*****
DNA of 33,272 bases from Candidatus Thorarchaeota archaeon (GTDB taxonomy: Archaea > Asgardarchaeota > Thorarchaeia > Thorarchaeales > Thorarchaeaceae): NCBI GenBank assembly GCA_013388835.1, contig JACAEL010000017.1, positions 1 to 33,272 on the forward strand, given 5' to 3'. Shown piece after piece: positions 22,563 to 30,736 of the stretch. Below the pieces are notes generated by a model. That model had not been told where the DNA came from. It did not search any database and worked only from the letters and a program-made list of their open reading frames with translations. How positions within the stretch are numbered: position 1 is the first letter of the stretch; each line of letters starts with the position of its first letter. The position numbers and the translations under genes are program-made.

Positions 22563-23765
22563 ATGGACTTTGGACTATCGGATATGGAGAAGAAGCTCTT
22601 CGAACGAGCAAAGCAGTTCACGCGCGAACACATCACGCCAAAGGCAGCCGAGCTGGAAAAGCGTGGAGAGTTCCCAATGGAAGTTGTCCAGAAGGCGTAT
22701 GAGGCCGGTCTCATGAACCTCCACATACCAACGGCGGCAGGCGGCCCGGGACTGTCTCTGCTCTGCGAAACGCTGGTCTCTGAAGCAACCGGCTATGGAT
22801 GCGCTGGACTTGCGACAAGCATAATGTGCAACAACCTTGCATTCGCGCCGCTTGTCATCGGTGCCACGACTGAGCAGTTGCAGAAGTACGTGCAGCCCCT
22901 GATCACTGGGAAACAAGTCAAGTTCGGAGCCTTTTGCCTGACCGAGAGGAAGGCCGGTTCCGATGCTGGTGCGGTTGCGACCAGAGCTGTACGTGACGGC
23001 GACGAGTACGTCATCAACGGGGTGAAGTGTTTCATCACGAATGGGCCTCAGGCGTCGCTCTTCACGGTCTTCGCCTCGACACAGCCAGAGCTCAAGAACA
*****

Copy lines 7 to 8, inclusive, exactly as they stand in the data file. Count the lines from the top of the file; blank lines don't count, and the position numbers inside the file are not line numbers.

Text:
22901 GATCACTGGGAAACAAGTCAAGTTCGGAGCCTTTTGCCTGACCGAGAGGAAGGCCGGTTCCGATGCTGGTGCGGTTGCGACCAGAGCTGTACGTGACGGC
23001 GACGAGTACGTCATCAACGGGGTGAAGTGTTTCATCACGAATGGGCCTCAGGCGTCGCTCTTCACGGTCTTCGCCTCGACACAGCCAGAGCTCAAGAACA